Dr. Polin has edited more than 17 textbooks. He lectures extensively nationally and internationally and for more than 10 years has run annual courses for Eastern European Neonatologists on behalf of the American Austrian Foundation.

Dr. Polin received his honor from the AAP at its national conference in Atlanta. The special presentation of the Neonatal Education Award in Perinatal Pediatrics, designed to recognize an individual who has made outstanding and enduring contributions to excellence in neonatal and perinatal medicine, was presented by Dr. Driscoll during the AAP's Section on Perinatal Pediatrics.
The Infectious Diseases Society of America represents physicians, scientists and other health care professionals who specialize in infectious diseases. IDSA's purpose is to improve the health of individuals, communities, and society by promoting excellence in patient care, education, research, public health, and prevention relating to infectious diseases.

Founded in 1930, The American Academy of Pediatrics and its member pediatricians dedicate their efforts and resources to the health, safety and well-being of infants, children, adolescents and young adults. The AAP has approximately 60,000 members in the United States, Canada and Latin America. Members include pediatricians, pediatric medical subspecialists and pediatric surgical specialists. More than 34,000 members are board-certified and called Fellows of the American Academy of Pediatrics (FAAP).

Columbia University Medical Center provides international leadership in pre-clinical and clinical research, in medical and health sciences education, and in patient care. The medical center trains future leaders and includes the dedicated work of many physicians, scientists, nurses, dentists, and public health professionals at the College of Physicians & Surgeons, the College of Dental Medicine, the School of Nursing, the Mailman School of Public Health, the biomedical departments of the Graduate School of Arts and Sciences, and allied research centers and institutions.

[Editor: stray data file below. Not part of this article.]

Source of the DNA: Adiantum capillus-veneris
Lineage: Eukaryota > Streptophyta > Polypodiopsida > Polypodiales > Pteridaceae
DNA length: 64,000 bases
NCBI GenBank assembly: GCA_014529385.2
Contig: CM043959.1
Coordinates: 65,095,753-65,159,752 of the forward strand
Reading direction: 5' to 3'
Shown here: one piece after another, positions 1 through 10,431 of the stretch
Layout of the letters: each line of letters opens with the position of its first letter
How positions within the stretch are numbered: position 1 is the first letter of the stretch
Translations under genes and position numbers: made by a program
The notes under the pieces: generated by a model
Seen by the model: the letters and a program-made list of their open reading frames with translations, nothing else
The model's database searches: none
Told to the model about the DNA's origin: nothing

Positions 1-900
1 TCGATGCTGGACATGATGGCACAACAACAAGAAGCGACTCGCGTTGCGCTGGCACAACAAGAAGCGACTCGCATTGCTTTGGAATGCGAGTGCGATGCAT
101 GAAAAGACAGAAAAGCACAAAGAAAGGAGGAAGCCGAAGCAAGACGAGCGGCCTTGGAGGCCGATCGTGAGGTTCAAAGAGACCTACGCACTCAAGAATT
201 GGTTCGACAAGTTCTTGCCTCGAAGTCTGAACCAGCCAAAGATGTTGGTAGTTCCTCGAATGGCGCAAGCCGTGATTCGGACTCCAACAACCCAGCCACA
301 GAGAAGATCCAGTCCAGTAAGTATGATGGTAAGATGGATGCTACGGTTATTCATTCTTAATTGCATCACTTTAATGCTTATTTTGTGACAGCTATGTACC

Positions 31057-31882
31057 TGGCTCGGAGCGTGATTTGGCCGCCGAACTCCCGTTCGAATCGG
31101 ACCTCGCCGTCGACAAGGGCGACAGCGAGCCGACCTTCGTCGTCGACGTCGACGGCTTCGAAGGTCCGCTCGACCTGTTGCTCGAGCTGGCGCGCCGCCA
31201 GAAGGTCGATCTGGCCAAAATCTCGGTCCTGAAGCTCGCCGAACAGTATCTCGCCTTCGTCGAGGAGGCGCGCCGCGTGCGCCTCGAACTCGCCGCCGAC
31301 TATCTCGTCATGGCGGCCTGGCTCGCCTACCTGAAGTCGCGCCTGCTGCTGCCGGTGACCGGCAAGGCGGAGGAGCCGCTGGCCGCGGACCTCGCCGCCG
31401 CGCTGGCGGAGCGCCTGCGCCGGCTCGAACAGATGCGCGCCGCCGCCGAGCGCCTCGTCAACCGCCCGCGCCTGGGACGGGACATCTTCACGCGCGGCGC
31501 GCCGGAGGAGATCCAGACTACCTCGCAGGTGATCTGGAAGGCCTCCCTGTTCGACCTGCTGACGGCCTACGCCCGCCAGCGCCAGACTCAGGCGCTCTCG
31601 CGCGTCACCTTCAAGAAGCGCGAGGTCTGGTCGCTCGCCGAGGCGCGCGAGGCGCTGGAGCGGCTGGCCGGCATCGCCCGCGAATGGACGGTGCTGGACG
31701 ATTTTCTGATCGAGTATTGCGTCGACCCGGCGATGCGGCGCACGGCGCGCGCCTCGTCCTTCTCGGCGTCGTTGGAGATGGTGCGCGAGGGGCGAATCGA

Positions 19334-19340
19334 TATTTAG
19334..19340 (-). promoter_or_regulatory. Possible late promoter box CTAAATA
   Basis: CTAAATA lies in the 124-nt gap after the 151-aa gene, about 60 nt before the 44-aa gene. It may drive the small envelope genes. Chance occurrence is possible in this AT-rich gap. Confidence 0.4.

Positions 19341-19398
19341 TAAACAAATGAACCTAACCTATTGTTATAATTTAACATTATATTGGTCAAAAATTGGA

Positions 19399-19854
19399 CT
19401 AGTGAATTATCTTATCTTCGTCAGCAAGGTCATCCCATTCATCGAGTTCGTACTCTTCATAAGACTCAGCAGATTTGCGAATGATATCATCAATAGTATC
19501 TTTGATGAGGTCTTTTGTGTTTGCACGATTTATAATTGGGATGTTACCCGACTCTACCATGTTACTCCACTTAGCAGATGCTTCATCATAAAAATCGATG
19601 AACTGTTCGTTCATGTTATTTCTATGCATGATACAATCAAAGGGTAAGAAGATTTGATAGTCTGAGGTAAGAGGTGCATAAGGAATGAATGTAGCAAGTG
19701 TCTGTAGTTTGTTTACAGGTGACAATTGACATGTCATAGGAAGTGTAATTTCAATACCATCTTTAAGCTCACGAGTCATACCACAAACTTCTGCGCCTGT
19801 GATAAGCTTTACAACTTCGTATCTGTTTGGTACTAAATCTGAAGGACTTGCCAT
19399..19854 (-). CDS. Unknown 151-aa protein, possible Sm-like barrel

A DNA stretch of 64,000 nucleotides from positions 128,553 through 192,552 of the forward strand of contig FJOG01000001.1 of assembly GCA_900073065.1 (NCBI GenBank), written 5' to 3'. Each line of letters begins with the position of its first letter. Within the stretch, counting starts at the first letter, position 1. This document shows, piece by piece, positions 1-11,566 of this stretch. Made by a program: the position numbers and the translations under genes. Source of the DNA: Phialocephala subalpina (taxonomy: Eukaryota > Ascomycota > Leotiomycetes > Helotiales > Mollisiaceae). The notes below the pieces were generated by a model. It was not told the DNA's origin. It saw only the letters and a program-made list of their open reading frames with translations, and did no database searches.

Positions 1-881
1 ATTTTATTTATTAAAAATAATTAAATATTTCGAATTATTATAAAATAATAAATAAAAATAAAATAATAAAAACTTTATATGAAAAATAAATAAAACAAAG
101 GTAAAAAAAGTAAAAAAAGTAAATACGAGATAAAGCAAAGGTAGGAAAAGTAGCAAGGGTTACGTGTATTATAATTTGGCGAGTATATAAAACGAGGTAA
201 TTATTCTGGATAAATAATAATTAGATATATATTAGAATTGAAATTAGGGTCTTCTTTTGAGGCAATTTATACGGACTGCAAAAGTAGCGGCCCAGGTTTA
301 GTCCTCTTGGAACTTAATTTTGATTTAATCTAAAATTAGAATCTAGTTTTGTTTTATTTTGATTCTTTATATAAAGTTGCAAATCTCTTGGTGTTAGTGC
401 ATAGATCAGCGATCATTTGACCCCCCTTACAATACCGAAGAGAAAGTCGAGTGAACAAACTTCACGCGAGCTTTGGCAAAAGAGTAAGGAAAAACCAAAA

Morgan Stanley Children's Hospital of NewYork-Presbyterian ; Ranked by U. S. News & World Reports as the #6 children's hospital in the country, Morgan Stanley Children's Hospital of NewYork-Presbyterian offers the best available care in every area of pediatrics--including the most complex neonatal and critical care, and all areas of pediatric subspecialties--in a family-friendly and technologically advanced setting. Building a reputation for more than a century as one of the nation's premier children's hospitals, Morgan Stanley Children's Hospital of NewYork-Presbyterian is affiliated with Columbia University College of Physicians and Surgeons, and is New York City's only hospital dedicated solely to the care of children and the largest provider of children's health services in the tri-state area with a long-standing commitment to its community. Morgan Stanley Children's Hospital of NewYork-Presbyterian is also a major international referral center, meeting the special needs of children from infancy through adolescence worldwide.

Columbia University Medical Center